> example), if you are not interested in upgrading
    > everything.
    >
    > My old rule of thumb, is to wait until a doubling of
    > CPU speed is possible. Since that is no longer a very
    > useful rule any more, it begs the question of what new
    > rule we can use as a metric for upgrading.
    >
    > Paul
  3. Archived from groups: alt.comp.periphs.mainboard.asus (More info?)

    In article <Q2kqe.16052$_n2.1223238@news20.bellglobal.com>, "Kevin Mar"
    <kmar@qnx.com> wrote:

    > Thanks for your reply.
    >
    > I am planning on upgrading most of my components later on when the dual
    > cores come down in price. So I am looking for a cheap way to upgrade my
    > system in the time being. The thing that is holding me back is my video
    > card. Its a 6600GT AGP, and I feel it still has some potential for gaming.
    > I am trying to get better gameplay in counterstrike: source.
    >
    > What do you think?
    >
    > Thanks,
    > Kevin
    >

    You can see in this chart, what difference a twice-as-fast
    processor makes to video card performance. For the video cards
    that aren't challenged by 1024x768 (the ones on the top of
    the chart), the use of a faster processor seems to be helping.
    For the more gutless video cards, the twice as fast processor
    is not helping frame rate.

    http://graphics.tomshardware.com/graphic/20030120/vgacharts-04.html

    Going from 2.26/FSB533 to 3.06/FSB533, is going to increase
    frame rate by 1.35x (35%), assuming the video card is infinitely
    powerful. If that causes your worst frame rate to advance
    above 30 frames per second, then you should perceive the
    upgrade as worthwhile (at least as I understand it - I don't
    know if CS:source is frame locked at 60Hz, like some new games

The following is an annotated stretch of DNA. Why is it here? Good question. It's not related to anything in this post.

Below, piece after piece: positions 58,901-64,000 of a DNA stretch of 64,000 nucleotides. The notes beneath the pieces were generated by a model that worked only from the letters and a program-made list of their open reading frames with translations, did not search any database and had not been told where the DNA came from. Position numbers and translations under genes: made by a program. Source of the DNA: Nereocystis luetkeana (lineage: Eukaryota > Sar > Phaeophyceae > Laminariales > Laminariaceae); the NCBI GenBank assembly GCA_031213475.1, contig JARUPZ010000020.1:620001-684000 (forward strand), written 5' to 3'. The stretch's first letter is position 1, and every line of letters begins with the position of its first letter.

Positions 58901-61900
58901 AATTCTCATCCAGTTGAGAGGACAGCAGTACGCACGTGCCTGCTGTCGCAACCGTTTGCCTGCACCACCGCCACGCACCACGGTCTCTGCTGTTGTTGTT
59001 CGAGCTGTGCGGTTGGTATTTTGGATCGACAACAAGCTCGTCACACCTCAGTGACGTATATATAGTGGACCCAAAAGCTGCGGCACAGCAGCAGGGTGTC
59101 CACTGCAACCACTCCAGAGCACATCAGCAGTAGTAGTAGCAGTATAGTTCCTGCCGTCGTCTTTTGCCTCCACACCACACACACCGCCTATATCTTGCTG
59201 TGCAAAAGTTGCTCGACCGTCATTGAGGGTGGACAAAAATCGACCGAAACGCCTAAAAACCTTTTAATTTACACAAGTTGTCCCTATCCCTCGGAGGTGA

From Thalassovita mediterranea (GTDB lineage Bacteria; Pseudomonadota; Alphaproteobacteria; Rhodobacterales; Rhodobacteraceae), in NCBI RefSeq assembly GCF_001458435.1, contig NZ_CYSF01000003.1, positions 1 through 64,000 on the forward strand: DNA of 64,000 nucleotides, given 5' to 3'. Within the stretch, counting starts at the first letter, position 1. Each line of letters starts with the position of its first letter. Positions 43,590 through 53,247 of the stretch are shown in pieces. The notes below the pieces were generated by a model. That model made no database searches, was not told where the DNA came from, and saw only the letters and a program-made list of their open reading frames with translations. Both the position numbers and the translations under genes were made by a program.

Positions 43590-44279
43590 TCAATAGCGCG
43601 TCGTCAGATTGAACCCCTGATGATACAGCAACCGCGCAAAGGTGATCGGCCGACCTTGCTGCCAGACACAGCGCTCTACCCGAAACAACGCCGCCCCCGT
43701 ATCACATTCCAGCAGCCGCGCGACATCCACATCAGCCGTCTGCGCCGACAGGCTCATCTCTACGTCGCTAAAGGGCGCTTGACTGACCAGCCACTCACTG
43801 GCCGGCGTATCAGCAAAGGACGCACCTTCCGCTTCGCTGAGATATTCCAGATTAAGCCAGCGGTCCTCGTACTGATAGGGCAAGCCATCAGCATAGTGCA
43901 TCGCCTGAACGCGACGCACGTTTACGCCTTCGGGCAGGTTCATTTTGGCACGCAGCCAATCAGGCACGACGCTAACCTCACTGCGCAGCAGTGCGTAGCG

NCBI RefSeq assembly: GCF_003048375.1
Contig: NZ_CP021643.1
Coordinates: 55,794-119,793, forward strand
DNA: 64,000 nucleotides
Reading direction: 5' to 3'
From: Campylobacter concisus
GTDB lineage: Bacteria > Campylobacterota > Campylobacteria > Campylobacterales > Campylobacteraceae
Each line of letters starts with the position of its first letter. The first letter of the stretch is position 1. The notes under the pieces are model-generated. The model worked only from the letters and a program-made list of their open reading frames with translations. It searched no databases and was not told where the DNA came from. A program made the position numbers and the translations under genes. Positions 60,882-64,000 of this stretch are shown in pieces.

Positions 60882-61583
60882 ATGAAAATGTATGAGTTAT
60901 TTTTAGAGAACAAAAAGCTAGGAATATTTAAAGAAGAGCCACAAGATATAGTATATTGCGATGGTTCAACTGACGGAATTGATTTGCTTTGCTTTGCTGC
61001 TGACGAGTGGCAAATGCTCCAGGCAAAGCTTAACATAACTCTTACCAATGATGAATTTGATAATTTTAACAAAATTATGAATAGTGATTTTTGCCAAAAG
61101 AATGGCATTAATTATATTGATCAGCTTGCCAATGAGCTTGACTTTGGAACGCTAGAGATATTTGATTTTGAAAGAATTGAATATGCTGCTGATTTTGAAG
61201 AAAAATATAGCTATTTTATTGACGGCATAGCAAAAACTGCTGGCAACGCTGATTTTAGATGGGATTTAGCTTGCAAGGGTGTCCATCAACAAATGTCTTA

are, or the frame rate floats).

    Is this machine used mainly for gaming or is this a "balanced
    use" machine ? If you are doing nothing but gaming on the
    machine, Athlon64 is the right answer right now. Finding
    an overclockable processor and an A8V Deluxe revision 2, might
    make a good platform to reuse your RAM and AGP video card.
    If you also do stuff like video rendering or other things
    that the P4 is better at, then continue with your Intel
    plans.

    I guess personally I'm not that excited about dual core.
    One reason for that, is I do more hardware upgrading than
    software upgrading, and all my current software really can
    only take advantage of a single processor. While dual core
    might lead to a smoother desktop experience, I would not
    count on a dual core making games twice as fast. It will
    take some time before the gaming industry figures out how
    to get the best from two or more processors.

    HTH,
    Paul
  4. Archived from groups: alt.comp.periphs.mainboard.asus (More info?)

    In article <Q2kqe.16052$_n2.1223238@news20.bellglobal.com>, "Kevin Mar"
    <kmar@qnx.com> wrote:

    > Thanks for your reply.
    >
    > I am planning on upgrading most of my components later on when the dual
    > cores come down in price. So I am looking for a cheap way to upgrade my
    > system in the time being. The thing that is holding me back is my video
    > card. Its a 6600GT AGP, and I feel it still has some potential for gaming.
    > I am trying to get better gameplay in counterstrike: source.
    >
    > What do you think?
    >
    > Thanks,
    > Kevin
    >

    Here is another benchmark. In this test, it doesn't seem to take
    much processing power to saturate the video card. So, it is all
    a question of whether the video card has anything in reserve, as
    to how much your upgrade will be buying you.

    "CS:Source 6800 versus speed of athlon64 used"
    http://www.hardforum.com/showpost.php?p=1027173177&postcount=1

    Paul